This article was previously published under Q272065
This article has been archived. It is offered "as is" and will no longer be updated.
When Netlogon processes an authentication request on a domain controller and the request does not work because there is a "bad" password, the request is repeated on the primary domain controller (PDC) operations master.
The request for authentication is repeated on the PDC operations master to verify that the password is correct on the operations master and to update the account lockout information.
To resolve this problem, obtain the latest service pack for Windows 2000. For additional information, click the following article number to view the article in theMicrosoft Knowledge Base:
260910 How to Obtain the Latest Windows 2000 Service Pack
The English-language version of this fix should have the following file attributes or later:
Date Time Version Size File name ----------------------------------------------------------------- 8/23/2000 3:15:08PM 5.0.2195.2103 348,944 bytes Netlogon.dll
Microsoft has confirmed that this is a problem in the Microsoft products that are listed at the beginning of this article. This problem was first corrected in Windows 2000 Service Pack 2.
Programs that are not authorized on a network can repeatedly retry a bad password which causes excessive load on the operations master.
A change in this behavior causes Netlogon on the domain controllers to maintain a negative cache of logons that recently did not work because of a "bad" password. Based on that cache, Netlogon on the domain controller does not forward those requests to the operations master. Fifty negative cache entries are maintained to prevent denial of service on the domain controller based on memory consumption.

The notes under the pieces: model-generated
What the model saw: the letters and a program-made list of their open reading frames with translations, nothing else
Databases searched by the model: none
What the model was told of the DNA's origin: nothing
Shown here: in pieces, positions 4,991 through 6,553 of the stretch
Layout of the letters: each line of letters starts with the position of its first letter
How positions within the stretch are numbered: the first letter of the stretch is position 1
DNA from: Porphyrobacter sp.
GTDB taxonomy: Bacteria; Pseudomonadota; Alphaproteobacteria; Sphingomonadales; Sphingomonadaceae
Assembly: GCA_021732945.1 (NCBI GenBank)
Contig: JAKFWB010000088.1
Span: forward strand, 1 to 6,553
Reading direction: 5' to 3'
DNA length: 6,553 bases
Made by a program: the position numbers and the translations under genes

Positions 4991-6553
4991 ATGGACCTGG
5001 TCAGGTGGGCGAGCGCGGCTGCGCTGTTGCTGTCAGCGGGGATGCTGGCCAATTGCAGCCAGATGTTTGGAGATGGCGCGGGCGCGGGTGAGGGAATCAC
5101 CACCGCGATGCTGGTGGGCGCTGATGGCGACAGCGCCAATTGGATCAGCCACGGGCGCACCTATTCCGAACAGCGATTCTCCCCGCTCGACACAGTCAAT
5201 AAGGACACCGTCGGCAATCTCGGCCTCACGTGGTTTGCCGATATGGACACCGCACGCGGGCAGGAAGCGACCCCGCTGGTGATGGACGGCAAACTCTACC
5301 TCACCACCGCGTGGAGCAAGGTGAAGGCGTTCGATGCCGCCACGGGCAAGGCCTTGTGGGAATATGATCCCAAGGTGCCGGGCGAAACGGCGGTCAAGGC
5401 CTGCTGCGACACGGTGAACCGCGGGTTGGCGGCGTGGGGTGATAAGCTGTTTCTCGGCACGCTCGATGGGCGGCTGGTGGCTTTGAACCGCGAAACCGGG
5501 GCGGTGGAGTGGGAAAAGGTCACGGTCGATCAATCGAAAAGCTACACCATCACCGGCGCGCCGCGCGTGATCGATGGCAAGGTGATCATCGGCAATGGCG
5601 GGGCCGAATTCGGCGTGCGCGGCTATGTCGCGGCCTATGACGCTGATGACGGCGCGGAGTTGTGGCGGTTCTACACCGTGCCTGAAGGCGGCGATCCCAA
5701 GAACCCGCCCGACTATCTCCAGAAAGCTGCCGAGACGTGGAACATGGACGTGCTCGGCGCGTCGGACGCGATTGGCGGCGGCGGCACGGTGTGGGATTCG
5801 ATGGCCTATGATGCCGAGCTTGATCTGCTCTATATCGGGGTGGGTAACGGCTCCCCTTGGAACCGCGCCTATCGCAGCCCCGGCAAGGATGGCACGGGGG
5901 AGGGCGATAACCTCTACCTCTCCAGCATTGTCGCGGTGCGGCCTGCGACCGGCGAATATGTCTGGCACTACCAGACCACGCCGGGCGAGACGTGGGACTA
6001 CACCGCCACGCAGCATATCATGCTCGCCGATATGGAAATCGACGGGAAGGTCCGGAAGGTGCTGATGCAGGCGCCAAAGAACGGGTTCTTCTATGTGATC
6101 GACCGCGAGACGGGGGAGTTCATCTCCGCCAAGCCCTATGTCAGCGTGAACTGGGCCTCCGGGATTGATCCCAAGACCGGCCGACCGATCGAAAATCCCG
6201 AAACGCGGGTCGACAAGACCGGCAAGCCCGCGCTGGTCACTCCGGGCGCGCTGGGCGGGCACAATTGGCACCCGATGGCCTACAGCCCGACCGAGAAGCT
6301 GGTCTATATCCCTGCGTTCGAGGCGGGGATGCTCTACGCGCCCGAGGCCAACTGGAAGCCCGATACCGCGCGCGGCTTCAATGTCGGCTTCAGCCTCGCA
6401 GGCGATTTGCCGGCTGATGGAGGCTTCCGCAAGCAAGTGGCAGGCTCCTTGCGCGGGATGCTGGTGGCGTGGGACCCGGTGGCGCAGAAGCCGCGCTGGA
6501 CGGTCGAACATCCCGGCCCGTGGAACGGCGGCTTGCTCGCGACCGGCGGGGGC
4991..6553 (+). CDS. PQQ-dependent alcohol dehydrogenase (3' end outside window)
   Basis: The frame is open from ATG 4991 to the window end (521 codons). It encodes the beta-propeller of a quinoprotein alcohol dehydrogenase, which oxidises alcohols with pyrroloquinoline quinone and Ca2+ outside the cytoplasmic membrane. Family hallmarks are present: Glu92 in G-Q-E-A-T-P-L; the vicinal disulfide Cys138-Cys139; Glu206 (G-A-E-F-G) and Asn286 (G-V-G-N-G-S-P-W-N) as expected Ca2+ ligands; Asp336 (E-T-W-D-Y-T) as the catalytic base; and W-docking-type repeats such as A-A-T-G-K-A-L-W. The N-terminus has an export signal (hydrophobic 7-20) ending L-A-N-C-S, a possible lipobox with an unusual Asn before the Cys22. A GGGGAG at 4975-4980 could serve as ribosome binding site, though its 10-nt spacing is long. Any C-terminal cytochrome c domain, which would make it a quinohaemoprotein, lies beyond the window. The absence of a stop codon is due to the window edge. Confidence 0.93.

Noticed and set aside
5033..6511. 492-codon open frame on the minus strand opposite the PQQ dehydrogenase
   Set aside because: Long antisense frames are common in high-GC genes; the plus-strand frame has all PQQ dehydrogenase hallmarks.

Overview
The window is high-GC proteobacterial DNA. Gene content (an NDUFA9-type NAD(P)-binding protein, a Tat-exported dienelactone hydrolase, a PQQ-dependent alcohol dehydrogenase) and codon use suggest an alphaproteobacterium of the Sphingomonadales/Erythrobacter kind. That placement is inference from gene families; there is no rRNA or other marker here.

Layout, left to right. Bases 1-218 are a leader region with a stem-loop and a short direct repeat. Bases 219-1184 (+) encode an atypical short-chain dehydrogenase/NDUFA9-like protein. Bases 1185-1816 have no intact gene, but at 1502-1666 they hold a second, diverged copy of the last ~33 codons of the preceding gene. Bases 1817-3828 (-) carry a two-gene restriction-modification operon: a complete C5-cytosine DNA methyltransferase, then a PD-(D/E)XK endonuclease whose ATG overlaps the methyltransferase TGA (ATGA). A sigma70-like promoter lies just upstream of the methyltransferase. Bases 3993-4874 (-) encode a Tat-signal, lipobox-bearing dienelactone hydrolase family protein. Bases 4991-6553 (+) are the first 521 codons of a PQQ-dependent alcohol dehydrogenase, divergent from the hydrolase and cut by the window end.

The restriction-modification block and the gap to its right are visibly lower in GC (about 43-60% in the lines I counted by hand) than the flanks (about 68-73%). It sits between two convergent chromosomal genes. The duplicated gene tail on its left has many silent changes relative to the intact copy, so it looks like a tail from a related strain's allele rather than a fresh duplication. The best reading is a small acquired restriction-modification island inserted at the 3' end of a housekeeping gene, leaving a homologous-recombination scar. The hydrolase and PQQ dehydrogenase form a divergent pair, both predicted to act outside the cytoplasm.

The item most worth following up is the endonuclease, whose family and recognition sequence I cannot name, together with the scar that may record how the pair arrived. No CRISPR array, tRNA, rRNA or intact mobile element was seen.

The negative cache becomes active only after a particular user has already sent 10 recent requests to the operations master. This occurs so that a user can log on, have their password not work, and then change their password without being affected by the negative cache.
If the domain supports account lockout, the operations master indicates that it has locked out an account before the negative cache becomes active.
One request is sent on demand to the operations master every five minutes even if there is an active, negative cache entry. This is done to ensure that the user becomes aware of a new password on the operations master even if the negative cache is active.
For additional information about how to install Windows 2000 and Windows 2000 hotfixes at the same time, click the article number below to view the article in the Microsoft Knowledge Base:
249149 Installing Microsoft Windows 2000 and Windows 2000 Hotfixes